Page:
Custodians Of The Peace Country SocietyNortheast BC Groundwater Quality and Gas Testing

Custodians of the Peace Country Society

GW Solutions has undertaken a study with the Custodians of the Peace Country Society to better understand the potential risks to watersheds, potable water supplies, and land values from oil and gas activities in the Hudson’s Hope region.

As part of this study groundwater and gas samples were collected in February 2013 from 15 residential water wells, one community water well, and one pond in the vicinity of Hudson’s Hope. The objectives of the testing were:

1) To characterize the water quality of aquifers used for drinking water in the vicinity of Hudson’s Hope; and
2) To identify any evidence of natural gas activity impacting groundwater supplies.

Primary results of the gas and water sampling are:

• There is no evidence of contamination from hydraulic fracturing fluid in the water supplies sampled;
• Gas from a deep formation was identified in the pond, indicating evidence of pathways from deep formations to surface water; and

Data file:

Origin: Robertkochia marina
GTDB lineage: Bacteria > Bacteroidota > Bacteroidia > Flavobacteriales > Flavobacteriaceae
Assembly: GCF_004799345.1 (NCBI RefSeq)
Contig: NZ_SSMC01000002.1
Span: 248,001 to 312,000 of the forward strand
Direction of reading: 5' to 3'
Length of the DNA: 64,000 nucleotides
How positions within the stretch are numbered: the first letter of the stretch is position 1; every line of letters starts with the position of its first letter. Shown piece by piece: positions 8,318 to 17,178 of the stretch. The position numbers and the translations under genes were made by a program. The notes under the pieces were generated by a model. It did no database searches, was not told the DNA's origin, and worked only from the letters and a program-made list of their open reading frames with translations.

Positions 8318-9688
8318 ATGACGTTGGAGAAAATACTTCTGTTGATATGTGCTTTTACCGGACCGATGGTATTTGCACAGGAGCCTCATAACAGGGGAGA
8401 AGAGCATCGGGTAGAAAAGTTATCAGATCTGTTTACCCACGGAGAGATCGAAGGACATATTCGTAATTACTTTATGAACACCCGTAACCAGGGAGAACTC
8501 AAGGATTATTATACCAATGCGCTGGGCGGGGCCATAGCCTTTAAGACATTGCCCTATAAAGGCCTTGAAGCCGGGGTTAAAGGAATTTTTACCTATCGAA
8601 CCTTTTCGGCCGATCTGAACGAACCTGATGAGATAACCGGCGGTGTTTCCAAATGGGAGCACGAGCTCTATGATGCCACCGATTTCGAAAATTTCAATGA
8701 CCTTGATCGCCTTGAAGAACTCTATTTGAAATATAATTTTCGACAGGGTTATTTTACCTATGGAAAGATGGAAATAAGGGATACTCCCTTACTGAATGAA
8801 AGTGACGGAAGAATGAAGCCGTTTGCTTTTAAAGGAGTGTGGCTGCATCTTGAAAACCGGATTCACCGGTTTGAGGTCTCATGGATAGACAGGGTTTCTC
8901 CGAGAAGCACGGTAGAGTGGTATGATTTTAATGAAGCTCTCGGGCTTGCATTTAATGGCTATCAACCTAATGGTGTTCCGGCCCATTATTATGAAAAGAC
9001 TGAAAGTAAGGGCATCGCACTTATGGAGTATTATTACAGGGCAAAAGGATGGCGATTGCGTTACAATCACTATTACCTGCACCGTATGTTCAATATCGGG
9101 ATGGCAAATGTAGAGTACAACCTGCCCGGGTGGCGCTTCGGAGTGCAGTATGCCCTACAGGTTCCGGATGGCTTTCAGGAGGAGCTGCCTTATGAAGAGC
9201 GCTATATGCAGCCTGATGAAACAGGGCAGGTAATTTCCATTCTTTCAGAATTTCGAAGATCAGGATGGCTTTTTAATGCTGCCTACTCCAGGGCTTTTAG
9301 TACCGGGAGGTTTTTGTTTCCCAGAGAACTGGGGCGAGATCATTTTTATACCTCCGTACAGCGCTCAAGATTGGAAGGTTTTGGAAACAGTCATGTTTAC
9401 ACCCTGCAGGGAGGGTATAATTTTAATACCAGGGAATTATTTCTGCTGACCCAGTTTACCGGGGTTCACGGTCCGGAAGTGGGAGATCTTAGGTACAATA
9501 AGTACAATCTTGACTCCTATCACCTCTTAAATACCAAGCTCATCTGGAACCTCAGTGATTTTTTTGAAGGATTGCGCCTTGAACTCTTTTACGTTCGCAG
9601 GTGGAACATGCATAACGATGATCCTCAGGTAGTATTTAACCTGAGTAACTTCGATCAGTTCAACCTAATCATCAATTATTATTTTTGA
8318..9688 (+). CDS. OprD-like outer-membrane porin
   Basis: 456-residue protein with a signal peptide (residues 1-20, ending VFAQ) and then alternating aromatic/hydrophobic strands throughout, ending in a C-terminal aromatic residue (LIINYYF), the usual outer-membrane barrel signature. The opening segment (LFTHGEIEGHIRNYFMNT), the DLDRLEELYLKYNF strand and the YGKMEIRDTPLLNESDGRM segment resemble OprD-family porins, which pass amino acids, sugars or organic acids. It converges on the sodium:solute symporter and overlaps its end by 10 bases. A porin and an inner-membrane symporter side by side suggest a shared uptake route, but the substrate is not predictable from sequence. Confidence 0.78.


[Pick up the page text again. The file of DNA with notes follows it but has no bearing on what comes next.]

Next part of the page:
• Groundwater is naturally high in some contaminants of concern for human health: arsenic (in 11 wells), fluoride (in 2 wells) and barium (in 1 well).

This report presents the results of the analyses of water quality and gas from domestic water wells and a bubbling pond near Hudson’s Hope:

Areas of dense natural gas activities in the Peace Valley region play a key economic role for the local communities.  At the same time, these activities have potential ramifications for water resources due in part to the process known as hydraulic fracturing (fracking) and the use of disposal wells. Among the concerns related to drilling and fracking wells for natural gas is the risk of contamination of shallow aquifers that provide drinking water. There is a concern that these aquifers may become contaminated with fluid used for hydraulic fracturing, natural gas migrating from target formations, or poor quality water migrating from lower aquifers.

Hudson’s Hope is an area of major fault lines, which may make the region particularly susceptible to migration of gas and fluids between deep aquifers and shallow water bodies.

This study was made possible by funding from the Real Estate Foundation of BC, the Peace River Regional District, and the Custodians of the Peace Country Society.